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Public Statements

The Debt Ceiling

Floor Speech

By:
Date:
Location: Washington DC

The SPEAKER pro tempore. The Chair recognizes the gentleman from Georgia (Mr. Woodall) for 5 minutes.

Mr. WOODALL. Mr. Speaker, I came to the House floor today to talk about the big deal. Every time I open up a newspaper, Mr. Speaker, this week it's been talking about the big deal, the big deal that's going on at the White House.

I want to set the record straight here today. The big deal happened right here on the floor of this House, when the only budget that's passed in all of Washington, D.C., all year long, cutting $6 trillion in spending, was passed by this body, Mr. Speaker. That's the big deal--$6 trillion agreed upon by this United States House of Representatives. Now, I know down at the White House they are talking about the big deal is 3 trillion in spending cuts, 6 trillion, Mr. Speaker. The big deal started right here now.

You know, Mr. Speaker, I am a big fan of the open process that we have had in this House where every single Member of the United States House of Representatives come here and have their voices heard, offer their ideas, offer their opinions, and that happened in our voting process, Mr. Speaker.

I have a vote tally here from that week of voting on the budget. The Congressional Black Caucus budget came to the floor of this House, was debated, considered. It received 103 affirmative votes, 103. The Republican Study Committee budget came, debated in this House, 119 affirmative budgets. The Progressive Caucus budget came, 77 affirmative votes. Congressman Van Hollen brought a Democratic alternative, 166 affirmative votes.

The only budget to get 218 votes, Mr. Speaker, was the House Budget Committee budget with 235 ``yes'' votes, 235. Now, that's a budget that was laid out line item by line item by line item, so absolutely everyone in America could see what it was that we were doing to achieve these savings to change the direction of our borrowing and our spending.

Now, no one even introduced the President's budget in this body, Mr. Speaker. No one offered it. Now the Senate brought the President's budget to a vote, and it was defeated 0-97. The United States Senate, Mr. Speaker, defeated the President's budget 0-97.

Now, they brought the House-passed budget up over there. They couldn't pass that either. It received 40 affirmative votes, but they still couldn't pass the budget. As my colleague said earlier, it's been over 800 days since the Senate has passed a budget.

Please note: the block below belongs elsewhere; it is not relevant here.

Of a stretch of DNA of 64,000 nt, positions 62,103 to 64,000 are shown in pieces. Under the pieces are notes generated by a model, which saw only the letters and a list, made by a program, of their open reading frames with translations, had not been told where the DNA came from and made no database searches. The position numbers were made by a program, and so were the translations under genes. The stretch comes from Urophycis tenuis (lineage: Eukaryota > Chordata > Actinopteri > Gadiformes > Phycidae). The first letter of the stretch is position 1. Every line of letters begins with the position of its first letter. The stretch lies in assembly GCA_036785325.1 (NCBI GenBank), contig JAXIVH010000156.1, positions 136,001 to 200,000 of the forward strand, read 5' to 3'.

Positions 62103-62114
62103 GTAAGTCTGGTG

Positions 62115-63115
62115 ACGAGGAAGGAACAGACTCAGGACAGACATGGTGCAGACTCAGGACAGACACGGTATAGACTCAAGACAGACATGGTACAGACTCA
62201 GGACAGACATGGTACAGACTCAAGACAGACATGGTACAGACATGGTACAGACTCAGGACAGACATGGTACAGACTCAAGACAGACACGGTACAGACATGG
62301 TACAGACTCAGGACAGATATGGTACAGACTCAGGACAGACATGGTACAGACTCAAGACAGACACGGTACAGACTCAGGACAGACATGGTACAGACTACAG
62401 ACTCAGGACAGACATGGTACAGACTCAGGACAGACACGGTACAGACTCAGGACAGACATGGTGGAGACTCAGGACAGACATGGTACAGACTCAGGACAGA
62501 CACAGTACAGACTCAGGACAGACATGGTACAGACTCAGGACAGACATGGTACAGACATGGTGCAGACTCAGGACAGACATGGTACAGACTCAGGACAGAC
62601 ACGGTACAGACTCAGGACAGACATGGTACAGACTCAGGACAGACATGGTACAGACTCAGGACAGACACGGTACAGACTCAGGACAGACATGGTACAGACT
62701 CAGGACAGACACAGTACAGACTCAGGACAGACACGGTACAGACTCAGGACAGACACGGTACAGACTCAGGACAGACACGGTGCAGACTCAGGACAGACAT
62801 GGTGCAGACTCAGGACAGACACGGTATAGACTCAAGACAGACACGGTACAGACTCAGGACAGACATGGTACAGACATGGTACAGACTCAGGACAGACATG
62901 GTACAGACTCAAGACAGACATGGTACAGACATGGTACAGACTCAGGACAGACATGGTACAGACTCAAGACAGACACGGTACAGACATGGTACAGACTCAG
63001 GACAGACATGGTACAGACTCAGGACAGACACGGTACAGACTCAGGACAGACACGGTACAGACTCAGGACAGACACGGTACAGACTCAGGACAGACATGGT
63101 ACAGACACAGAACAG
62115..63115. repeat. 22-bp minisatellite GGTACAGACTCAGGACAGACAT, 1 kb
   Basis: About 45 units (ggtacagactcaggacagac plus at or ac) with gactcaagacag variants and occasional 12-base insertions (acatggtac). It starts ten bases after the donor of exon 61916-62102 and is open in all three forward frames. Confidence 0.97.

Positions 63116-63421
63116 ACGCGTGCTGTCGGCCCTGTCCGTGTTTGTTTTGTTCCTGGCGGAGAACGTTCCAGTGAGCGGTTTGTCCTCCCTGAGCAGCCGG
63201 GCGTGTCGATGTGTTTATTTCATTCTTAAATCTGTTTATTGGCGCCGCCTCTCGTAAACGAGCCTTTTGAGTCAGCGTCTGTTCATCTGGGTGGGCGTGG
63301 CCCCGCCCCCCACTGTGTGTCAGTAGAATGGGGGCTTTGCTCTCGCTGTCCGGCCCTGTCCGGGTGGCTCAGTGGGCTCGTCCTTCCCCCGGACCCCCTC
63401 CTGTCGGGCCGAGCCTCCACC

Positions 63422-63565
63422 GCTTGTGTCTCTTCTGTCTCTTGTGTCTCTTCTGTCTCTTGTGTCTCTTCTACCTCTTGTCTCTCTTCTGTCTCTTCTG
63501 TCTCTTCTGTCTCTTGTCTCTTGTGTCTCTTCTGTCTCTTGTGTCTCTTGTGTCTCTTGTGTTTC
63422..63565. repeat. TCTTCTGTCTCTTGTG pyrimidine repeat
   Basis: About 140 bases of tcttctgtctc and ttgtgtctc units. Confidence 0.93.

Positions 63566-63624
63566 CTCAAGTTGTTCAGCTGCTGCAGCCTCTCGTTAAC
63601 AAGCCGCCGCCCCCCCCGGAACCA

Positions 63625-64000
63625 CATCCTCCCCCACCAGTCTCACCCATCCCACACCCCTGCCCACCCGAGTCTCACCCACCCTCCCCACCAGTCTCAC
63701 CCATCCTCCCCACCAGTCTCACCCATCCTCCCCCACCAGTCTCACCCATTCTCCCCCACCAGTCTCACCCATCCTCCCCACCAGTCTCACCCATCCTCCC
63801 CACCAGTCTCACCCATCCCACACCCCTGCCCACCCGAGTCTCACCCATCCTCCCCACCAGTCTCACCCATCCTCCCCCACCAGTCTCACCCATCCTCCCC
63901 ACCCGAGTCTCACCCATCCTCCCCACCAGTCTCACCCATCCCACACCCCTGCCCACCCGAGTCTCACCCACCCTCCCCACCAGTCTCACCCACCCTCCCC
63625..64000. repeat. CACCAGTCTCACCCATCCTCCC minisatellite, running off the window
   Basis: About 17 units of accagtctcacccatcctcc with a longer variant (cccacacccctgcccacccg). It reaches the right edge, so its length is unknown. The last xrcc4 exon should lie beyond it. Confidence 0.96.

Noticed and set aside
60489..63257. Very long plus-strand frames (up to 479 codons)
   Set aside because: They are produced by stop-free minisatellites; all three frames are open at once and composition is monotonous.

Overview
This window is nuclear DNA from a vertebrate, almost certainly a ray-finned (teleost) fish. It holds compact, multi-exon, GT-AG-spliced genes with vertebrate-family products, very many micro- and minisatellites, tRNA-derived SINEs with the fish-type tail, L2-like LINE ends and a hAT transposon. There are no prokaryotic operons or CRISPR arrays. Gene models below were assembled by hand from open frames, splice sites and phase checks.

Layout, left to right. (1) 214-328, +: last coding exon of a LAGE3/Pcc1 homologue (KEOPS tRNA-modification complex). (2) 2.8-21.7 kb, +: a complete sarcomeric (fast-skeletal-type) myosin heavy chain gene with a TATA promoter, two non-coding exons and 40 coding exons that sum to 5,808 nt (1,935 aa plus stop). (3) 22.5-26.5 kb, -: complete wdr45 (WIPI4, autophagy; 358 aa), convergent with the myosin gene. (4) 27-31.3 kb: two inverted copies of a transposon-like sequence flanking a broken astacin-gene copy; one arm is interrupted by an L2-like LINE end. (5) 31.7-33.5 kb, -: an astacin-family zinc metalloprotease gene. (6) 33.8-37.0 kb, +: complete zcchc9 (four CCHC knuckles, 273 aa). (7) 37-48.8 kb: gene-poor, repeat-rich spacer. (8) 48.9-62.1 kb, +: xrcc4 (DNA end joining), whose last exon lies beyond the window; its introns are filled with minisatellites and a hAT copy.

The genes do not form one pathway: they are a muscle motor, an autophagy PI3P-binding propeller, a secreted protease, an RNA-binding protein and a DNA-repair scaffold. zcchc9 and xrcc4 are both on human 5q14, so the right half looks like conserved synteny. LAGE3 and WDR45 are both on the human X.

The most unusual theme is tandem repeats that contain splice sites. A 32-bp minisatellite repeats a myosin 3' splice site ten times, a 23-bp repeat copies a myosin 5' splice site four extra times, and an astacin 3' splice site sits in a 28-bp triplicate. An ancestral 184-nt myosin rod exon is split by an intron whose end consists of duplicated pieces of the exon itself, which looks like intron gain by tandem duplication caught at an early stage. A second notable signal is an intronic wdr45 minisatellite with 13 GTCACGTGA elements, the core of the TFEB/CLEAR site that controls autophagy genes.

Now, I know the President has come back out and he has talked about some alternatives, some things he would do differently from the budget that he offered in February, differently from that budget that got zero votes in the Senate. And in a Budget Committee hearing the other day, we asked the Congressional Budget Office Director what's the score on the President's new plan. And the office told us, Mr. Speaker, that they can't score a speech. I think that's true.

There is a lot of talk in this town, but there is a not a lot of line item by line item by line item putting your name, your money, and your vote by where your priorities are. But this House did it, Mr. Speaker. We are the only body in town to do it. It's the only budget in town to pass and it's the big deal, $6 trillion over 10 years to help try to get this country back on track.

I want to say, Mr. Speaker, it did it by not cutting one penny from the benefits that seniors are receiving today, not one, so that seniors, even those over 55, Mr. Speaker, would continue to receive the same Medicare program that seniors are receiving today; so those over 55 would receive the same Social Security benefits as those folks who are receiving those benefits today. I cannot believe, when I open up the front page of the newspaper, I hear folks talking about Social Security benefits might not go out the door, veterans benefits might not go out the door.

Mr. Speaker, we have a plan that this body passed that gets those checks out the door. It is responsible in that it cut $6 trillion in spending. It is responsible in that it bends the budget curve going forward over the next 10 years and it gets those checks out the door.

Mr. Speaker, I don't know what's going to happen over the next 3 weeks. I don't know where this town is going to go. This town is a tough town to predict. But I know that this House has put its mark in the sand. This House has brought every single Budget Committee alternative that was offered to this floor. We voted on each and every one, and the only one to pass this House was the big deal, $6 trillion, and it gets our seniors and our troops paid on August 3.

Mr. Speaker, I encourage my colleagues to rally around that and let's give the American people what they deserve, and that's some certainty in the budget process.


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